Personal Value Vs. Corporate Value

personal-values-quote

We as human beings had an inherent value. We deserve respect, love, support, forgiveness and second chances. We also deserve acknowledgement of our natural abilities.

Second Chances
After recently having back surgery, I knew my employment options were limited. But I found out about a company that offers an opportunity to work from home as an ESL tutor.  I considered this my second chance to go back to work.

This was perfect for me because I wanted something flexible, something that would allow me to work in spite of my disability and continue to write, and pursue my personal and professional interest in web development and design.  This position promised a tremendous amount of flexibility. I could work 1-2 hours a day several times a week since each lesson was only half an hour long.

On the surface, it sounded like a great company and had overall positive reviews online. I will refrain from naming the company at this time since I am still technically in the hiring process.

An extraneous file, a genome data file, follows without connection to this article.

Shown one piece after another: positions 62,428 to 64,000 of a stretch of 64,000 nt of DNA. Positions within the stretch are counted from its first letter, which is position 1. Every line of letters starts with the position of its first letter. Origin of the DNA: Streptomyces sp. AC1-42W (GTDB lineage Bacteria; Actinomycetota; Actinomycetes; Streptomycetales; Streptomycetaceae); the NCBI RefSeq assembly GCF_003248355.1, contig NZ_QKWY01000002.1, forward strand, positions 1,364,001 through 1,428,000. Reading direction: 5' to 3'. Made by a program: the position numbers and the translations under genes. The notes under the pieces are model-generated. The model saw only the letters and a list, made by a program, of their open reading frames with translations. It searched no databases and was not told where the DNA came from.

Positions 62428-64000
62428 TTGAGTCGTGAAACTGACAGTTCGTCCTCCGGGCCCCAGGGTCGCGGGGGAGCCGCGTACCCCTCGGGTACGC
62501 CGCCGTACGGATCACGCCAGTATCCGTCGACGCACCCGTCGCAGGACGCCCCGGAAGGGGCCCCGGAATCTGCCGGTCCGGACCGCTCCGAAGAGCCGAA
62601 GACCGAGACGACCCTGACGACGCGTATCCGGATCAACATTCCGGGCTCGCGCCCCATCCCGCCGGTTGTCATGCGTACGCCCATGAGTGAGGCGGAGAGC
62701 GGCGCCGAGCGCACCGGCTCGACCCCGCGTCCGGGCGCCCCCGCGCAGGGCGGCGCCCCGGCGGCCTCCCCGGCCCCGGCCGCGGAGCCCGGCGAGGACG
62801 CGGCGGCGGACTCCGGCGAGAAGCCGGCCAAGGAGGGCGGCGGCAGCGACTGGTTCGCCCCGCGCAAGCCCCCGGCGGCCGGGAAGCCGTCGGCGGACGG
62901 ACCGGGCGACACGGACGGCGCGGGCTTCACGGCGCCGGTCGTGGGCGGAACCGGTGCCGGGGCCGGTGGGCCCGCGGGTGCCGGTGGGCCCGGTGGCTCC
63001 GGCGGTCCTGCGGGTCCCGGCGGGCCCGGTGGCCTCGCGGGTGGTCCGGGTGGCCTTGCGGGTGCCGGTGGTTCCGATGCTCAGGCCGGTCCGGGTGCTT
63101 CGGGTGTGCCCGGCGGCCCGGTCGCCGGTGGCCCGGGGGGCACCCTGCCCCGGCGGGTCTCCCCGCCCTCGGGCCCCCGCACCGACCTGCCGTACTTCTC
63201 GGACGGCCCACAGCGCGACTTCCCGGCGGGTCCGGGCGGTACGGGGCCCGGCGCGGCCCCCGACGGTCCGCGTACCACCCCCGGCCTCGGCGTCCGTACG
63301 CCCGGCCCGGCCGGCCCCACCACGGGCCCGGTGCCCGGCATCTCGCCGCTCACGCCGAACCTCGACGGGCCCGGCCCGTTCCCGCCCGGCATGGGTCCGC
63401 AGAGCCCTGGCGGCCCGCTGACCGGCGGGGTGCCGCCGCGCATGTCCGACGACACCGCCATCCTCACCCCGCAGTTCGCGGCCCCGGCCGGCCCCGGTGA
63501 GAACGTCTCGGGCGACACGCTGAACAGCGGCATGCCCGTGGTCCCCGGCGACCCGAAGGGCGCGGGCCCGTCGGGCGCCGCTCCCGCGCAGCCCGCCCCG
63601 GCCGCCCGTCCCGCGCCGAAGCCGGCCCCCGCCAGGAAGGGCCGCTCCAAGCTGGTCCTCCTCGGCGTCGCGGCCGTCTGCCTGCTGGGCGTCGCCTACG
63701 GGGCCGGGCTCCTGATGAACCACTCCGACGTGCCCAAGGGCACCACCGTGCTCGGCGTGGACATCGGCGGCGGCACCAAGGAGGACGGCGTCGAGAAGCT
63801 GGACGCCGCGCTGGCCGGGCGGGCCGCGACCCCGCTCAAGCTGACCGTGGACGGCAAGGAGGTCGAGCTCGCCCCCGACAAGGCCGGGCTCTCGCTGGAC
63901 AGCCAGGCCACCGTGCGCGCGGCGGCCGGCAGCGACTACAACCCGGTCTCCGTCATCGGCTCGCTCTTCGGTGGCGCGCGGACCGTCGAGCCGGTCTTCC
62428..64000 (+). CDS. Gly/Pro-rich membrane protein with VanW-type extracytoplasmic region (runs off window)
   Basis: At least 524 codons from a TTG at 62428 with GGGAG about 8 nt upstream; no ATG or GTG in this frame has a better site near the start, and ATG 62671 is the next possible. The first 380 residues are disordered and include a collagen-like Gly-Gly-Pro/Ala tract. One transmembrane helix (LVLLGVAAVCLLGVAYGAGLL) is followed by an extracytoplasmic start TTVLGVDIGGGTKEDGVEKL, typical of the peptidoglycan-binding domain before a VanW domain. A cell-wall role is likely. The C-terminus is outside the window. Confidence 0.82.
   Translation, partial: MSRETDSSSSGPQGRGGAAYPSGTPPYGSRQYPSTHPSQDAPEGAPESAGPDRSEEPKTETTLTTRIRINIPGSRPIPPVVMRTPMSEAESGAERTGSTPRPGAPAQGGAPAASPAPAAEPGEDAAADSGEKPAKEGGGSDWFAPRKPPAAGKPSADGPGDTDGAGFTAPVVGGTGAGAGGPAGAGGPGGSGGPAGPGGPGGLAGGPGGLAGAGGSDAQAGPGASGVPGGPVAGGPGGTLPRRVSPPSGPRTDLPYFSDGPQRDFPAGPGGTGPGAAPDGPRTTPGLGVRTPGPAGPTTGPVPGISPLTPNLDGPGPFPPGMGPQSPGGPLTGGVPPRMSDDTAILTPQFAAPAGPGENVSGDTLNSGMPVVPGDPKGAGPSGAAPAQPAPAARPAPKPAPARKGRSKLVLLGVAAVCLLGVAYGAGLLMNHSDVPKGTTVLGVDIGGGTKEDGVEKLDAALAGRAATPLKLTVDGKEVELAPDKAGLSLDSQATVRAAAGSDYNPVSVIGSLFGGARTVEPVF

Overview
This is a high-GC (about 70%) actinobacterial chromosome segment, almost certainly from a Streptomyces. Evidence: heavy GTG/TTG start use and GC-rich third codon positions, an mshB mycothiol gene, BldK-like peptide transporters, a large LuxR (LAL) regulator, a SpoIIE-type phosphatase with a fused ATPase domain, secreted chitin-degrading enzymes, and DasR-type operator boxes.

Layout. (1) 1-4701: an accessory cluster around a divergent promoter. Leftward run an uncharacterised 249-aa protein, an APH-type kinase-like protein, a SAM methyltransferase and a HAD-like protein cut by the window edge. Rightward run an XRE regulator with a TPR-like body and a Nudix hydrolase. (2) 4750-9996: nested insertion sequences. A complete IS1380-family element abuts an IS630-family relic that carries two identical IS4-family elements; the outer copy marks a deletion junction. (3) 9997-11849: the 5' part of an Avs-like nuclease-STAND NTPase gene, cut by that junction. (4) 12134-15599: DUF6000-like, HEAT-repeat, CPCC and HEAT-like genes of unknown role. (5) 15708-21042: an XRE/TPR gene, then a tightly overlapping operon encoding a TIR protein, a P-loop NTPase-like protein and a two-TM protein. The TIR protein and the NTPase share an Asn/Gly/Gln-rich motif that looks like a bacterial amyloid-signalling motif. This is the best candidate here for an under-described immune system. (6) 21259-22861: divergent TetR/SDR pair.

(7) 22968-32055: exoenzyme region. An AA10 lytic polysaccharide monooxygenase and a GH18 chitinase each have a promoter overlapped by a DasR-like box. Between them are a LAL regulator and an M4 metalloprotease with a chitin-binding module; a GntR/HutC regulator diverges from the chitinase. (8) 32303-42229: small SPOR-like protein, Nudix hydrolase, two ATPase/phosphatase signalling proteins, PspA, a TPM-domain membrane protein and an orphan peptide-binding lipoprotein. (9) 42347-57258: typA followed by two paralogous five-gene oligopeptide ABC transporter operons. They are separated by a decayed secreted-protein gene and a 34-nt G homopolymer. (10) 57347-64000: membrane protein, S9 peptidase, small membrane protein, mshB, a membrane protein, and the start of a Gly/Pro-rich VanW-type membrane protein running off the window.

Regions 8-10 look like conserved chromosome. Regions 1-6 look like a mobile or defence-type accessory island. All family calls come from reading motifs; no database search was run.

Corporate Value of a Potential Hire
Unfortunately, as with many large corporate entities, their value in a person was more corporate than I originally expected.

Their training literature was scarce and emphasized their “limited time to train tutors.”

I passed the first interview and was asked to do a practicum, which is a mock teaching lesson. I found out at the practicum that I was supposed to receive a detailed description of the age of the child and the child’s prior knowledge to cater the lesson to. I never received this vital information that would have helped me in my practice time.

Training
My training included watching 3 YouTube videos, some of which included mediocre teachers, and a few other videos on teacher responsibilities and expectations. The techniques that they were looking for in the practicum were barely mentioned in any training videos

My effort and potential was still evident to the practicum instructor as I had invested in teaching aids and two weeks of self training and practice. Even though I was not considered hire-able the first time around, I was invited to do another practicum. I was told that this is my “final chance to get hired.”